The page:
COP26 make Ecocide a crime against humanity

David Attenborough, in his opening speech, said that “humans are the greatest problem solvers on this planet”. If we got ourselves into this mess, we can damn right get ourselves out. For fear is debilitating, but fear coupled with hope and action, becomes a recipe for change.

As the leaders of the world and leaders of the future tune into and make their way to the 26th Climate Conference of the Parties – you cannot deny the pull towards hope and away from despair. Yet, this does not mean we can be complacent, every single one of us must monitor what has been promised, and that it is delivered.

Ugandan climate activist Vanessa Nakate noted in her recent book ‘A Bigger Picture’ that species are going extinct at a rate greater than the time of the dinosaurs. Mia Mottley, Prime Minister of Barbados spoke of the death sentence to island nations in her opening COP26 speech to the world.

One powerful solution to prevent a continuous bloody chain of damage to people and planet is to criminalise ‘ecocide’ and get it recognised in international law so that every single citizen can hold a company or a government to account for starting and continuing with the extraction of fossil fuels from a finite planet, killing people, species, ecosystems, and habitats.  The word ‘Ecocide’ describes exactly that: the mass damage and destruction of the natural living world.  It literally means “killing one’s home”.

From the dry-corridor in Central America to the veins of the Ganges deltas, Bangladesh’s most vulnerable low-lying lands where 30% of the population live, to climate–exacerbated conflict in the Sahel, to flooding increasing exponentially. Nine major cities could be underwater by 2030 if we do not drastically change society now. We are in a man-made crisis.


And right now, in most of the world, no one is held responsible.  It’s time to change the rules.  It’s time to protect our home.

Everyone should know the word ‘ecocide’ by the end of COP26, especially the biggest polluters on our planet, the 20 companies – the Chevrons, Exxons, BPs and Shells of this world – who are responsible for a third of all carbon emissions. If ecocide were to become law, winning cases against these massive companies will be possible.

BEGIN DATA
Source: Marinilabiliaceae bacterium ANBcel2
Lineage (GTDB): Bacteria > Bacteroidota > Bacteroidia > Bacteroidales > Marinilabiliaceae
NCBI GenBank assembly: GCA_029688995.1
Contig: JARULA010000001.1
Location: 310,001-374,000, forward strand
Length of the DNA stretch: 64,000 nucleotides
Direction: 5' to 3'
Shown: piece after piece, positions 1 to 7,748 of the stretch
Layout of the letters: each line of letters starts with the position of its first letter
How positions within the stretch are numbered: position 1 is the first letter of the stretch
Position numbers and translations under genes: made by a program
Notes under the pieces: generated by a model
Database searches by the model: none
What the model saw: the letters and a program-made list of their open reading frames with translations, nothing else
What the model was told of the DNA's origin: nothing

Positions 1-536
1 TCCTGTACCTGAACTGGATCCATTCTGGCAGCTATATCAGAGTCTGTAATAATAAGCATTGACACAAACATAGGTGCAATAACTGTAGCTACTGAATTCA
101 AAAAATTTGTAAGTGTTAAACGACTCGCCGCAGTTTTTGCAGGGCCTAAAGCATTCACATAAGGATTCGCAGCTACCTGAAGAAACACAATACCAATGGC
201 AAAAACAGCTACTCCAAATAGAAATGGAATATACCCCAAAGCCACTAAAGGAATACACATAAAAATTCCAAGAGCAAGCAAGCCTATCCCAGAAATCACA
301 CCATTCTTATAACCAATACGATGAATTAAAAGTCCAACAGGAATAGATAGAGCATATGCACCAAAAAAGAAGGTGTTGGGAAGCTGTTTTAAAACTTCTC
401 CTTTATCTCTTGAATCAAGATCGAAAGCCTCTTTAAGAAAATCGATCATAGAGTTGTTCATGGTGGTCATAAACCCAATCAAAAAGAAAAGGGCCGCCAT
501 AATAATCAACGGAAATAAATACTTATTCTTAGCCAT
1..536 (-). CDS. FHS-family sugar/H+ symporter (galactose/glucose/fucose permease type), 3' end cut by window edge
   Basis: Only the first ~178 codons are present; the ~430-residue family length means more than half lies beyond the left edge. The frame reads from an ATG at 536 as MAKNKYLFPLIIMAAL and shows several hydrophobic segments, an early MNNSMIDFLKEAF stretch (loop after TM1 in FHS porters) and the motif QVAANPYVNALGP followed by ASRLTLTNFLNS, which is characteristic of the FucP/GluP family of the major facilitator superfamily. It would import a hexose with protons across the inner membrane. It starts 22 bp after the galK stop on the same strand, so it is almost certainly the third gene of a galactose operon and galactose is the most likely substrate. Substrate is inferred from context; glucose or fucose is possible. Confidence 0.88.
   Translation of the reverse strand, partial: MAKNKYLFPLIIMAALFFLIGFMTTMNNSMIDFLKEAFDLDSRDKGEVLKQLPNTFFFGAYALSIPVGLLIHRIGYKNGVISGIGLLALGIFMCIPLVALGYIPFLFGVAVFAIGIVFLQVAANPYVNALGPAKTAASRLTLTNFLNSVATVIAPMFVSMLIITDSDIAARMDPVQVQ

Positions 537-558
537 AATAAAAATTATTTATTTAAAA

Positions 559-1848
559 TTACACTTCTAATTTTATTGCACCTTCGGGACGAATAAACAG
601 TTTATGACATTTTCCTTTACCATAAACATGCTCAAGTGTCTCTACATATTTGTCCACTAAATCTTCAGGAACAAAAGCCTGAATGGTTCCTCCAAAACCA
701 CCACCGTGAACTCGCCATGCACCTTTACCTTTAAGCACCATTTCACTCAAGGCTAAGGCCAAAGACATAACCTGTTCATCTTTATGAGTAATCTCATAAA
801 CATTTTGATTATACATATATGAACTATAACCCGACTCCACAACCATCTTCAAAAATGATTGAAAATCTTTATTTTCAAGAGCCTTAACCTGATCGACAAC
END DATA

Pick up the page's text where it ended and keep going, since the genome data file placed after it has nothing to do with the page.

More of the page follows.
Ecocide law will be preventative, as well as offer accountability. Environmental lawyers will be able to cite ‘ecocide’ when holding a company or government to account. Let’s take the North Cambo oil field, as an example. If ecocide was recognised in law, company’s would not be able to start new fossil fuels projects like oil fields, as we now know that oil fields harm the surrounding ecosystems and future generations resulting in ecocide.

The campaign to make ecocide a criminal law is not a new one. ‘Stop Ecocide’ was the brainchild and life’s work of the incredible late Polly Higgins, lawyer and activist. Today, lawyers, campaigners, and activists are taking up Polly’s work to once and for all get ‘ecocide’ into the law books as a lifeline for humanity and vulnerable ecosystems on our precious blue planet.

Along with political, diplomatic and economic initiatives, the law has a role to play in transforming our relationship with the natural world, shifting that relationship from one of harm to one of harmony. We have been taking, consuming for too long. Let’s be the gatekeepers, the problem solvers.

Let’s, together, put an end to ecocide and help the natural world on our planet heal.

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